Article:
Deep in the Peruvian Andes, in the Sacred Valley near the World Heritage Site of Machu Picchu, Awamaki supports rural women in setting up and running their own businesses.
Awamaki invests in the training of the artisans and connects them to the global market.
Following the principle "Woven in Community" (you can find out more about the "Ayllu" principle on the blog), Awamaki works closely with the artisans in the Andes according to fair trade principles.
Every single product is made by hand using traditional weaving and knitting techniques. On site in Ollantaytambo, Awamaki not only offers handmade products, but also sustainable travel experiences.
In rural Peru, backstrap weaving is a practiced, traditional process that has been passed down for generations. Textiles woven using this technique are only as wide as the weaver’s hips, and the weaver uses the tension of her body to control the tension in the loom and textile. The backstrap loom is portable, and requires only two stakes to set up. Weavers often roll the stakes up with the loom and carry it around with them, weaving whenever it is convenient.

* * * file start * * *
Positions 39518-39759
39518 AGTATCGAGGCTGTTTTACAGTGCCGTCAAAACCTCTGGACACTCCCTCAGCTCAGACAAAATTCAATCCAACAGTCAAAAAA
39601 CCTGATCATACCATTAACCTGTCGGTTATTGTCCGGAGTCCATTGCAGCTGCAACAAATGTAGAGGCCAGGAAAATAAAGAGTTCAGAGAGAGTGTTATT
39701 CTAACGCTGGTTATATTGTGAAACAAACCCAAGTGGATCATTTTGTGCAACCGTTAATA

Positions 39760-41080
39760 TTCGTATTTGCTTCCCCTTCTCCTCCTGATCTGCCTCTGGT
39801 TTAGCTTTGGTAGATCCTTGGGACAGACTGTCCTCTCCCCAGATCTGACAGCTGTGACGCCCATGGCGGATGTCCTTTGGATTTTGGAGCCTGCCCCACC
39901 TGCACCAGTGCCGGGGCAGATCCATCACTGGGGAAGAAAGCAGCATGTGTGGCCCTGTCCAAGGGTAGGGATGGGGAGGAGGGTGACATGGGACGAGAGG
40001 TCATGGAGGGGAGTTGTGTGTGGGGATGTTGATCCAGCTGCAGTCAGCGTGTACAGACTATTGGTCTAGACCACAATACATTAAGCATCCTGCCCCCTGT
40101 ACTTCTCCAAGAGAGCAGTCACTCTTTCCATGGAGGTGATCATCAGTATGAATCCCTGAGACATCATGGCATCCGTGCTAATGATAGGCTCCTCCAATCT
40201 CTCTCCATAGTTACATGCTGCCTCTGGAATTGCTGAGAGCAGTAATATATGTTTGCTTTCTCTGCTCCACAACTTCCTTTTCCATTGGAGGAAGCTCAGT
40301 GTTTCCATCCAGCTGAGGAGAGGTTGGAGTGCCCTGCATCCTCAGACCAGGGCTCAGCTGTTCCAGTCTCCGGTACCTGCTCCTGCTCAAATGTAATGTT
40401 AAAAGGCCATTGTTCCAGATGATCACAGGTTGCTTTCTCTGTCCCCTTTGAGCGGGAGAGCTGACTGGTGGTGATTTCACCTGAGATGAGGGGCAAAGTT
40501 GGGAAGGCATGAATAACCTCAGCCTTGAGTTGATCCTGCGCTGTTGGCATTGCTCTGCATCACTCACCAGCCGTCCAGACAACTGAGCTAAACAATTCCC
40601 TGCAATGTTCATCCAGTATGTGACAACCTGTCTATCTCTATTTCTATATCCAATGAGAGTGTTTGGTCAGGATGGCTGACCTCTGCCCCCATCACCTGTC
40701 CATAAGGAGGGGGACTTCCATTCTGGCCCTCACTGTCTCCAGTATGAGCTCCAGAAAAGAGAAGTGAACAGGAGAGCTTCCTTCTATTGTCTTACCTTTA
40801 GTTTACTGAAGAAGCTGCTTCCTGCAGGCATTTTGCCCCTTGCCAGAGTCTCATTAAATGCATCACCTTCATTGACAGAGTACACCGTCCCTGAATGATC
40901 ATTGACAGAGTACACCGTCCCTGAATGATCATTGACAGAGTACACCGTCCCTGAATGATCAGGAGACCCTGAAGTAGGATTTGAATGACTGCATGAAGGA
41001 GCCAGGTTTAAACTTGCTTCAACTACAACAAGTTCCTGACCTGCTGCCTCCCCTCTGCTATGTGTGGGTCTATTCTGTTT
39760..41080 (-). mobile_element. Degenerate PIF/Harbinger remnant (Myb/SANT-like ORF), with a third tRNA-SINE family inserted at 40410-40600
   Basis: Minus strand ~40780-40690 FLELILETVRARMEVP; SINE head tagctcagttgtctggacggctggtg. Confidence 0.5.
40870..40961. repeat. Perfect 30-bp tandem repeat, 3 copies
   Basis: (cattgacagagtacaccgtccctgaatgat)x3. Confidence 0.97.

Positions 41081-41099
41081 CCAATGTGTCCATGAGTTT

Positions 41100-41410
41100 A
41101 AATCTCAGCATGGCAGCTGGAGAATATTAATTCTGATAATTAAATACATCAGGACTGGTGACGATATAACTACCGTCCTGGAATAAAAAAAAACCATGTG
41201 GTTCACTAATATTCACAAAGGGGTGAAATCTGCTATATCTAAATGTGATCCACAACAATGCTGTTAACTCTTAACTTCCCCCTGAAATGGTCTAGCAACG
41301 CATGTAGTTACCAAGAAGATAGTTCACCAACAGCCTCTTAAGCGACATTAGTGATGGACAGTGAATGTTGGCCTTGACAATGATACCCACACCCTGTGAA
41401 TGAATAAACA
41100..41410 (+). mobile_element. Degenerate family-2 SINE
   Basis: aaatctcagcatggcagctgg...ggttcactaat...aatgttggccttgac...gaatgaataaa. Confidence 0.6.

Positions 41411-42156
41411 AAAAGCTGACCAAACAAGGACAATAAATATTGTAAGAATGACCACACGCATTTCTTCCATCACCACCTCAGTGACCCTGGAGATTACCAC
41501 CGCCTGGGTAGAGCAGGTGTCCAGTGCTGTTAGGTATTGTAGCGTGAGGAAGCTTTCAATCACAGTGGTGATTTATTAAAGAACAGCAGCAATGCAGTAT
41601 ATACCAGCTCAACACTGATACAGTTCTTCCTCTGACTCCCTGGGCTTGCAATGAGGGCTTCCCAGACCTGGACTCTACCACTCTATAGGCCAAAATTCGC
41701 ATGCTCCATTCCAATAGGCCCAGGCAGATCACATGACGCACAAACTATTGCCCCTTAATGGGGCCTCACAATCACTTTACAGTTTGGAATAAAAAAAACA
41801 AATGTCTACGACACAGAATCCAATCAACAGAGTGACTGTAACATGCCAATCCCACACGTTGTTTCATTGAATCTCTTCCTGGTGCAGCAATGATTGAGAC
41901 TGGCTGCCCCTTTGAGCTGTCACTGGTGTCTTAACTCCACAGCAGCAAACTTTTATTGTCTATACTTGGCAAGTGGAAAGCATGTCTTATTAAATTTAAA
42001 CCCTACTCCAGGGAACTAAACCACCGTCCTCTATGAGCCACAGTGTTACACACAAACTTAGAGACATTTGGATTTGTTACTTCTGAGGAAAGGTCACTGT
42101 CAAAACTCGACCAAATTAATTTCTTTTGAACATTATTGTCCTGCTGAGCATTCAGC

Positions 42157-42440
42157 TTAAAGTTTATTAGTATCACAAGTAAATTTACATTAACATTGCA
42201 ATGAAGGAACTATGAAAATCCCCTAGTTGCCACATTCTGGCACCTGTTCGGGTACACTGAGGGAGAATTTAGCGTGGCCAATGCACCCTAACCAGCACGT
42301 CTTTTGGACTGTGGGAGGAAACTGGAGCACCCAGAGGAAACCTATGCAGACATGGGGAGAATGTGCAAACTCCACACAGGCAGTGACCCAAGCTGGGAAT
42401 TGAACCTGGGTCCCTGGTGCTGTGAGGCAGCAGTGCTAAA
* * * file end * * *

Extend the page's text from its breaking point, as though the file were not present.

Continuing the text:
Because of the loft and softness required for knitted accessories (like our baby accessories) Awamaki's knitting partners do not use the same sheeps’ wool yarn that the weavers spin and use. Instead, they use alpaca wool. Alpacas are native to the Andean mountains, raised in high altitude, cold climates, making them and their fiber truly special.
Awamaki’s artisan partners work with sheep wool primarily for woven textiles, while using alpaca fiber for the knitted baby accessories.
Sheep wool can be quite uneven in color, which is why it is usually dyed (with natural plant and insect dye). Lanolin, the natural oil coating on sheep wool, makes it naturally water repellent.
Alpaca fiber is much more lightweight, finer and warmer than sheep’s wool. It also does not contain lanolin, making it hypoallergenic. It is also naturally water repellent.
Awamaki partners with 8 women-led, rural, Andean artisan cooperatives to provide training and market access. The core purpose of their work is to create sustainable economic opportunities for Indigenous women artisans in Peru and to support their financial independence so they have the resources they need to invest in themselves and their families’ wellness.